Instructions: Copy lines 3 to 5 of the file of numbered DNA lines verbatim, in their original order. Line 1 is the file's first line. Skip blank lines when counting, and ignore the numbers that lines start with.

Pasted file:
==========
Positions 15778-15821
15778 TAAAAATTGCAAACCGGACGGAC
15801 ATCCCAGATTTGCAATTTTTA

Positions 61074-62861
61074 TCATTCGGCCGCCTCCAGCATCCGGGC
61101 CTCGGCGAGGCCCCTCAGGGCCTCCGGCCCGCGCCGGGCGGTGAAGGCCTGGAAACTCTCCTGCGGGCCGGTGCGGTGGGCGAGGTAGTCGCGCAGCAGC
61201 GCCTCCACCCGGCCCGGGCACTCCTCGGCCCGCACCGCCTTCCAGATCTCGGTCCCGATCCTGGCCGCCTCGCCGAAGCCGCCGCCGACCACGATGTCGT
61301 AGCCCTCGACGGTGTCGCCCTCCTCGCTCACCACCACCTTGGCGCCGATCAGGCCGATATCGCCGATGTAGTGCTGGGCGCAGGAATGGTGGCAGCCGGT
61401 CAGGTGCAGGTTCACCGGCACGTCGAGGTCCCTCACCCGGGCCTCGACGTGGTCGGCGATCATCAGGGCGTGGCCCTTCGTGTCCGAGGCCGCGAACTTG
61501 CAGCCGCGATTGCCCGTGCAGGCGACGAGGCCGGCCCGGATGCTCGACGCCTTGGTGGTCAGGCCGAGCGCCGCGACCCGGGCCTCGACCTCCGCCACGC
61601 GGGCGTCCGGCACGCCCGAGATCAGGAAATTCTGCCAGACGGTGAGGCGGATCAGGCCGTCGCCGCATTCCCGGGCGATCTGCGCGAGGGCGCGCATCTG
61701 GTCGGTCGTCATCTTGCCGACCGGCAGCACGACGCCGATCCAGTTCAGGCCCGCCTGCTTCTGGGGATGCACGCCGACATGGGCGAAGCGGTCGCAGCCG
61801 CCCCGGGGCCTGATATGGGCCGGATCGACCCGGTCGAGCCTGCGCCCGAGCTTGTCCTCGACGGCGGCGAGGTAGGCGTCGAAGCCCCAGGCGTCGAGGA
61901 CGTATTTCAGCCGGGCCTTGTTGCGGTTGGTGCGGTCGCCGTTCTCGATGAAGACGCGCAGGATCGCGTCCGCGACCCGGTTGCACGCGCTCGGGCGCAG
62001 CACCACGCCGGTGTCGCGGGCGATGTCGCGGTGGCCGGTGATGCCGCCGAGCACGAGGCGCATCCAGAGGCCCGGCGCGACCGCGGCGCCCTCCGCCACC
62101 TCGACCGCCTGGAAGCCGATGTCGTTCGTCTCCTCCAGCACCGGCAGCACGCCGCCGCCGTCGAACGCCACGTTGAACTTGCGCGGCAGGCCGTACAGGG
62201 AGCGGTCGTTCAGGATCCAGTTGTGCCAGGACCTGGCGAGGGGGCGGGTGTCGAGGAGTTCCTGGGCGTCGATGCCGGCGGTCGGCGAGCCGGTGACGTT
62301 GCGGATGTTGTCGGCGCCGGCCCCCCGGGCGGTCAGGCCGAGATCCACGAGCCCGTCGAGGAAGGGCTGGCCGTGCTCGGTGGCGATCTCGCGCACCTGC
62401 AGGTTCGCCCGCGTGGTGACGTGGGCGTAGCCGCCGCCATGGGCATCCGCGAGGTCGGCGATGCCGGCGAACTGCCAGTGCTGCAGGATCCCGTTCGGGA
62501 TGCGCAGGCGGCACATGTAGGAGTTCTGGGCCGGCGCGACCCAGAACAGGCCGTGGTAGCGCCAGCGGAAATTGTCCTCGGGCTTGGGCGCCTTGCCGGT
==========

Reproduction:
15801 ATCCCAGATTTGCAATTTTTA

Positions 61074-62861
61074 TCATTCGGCCGCCTCCAGCATCCGGGC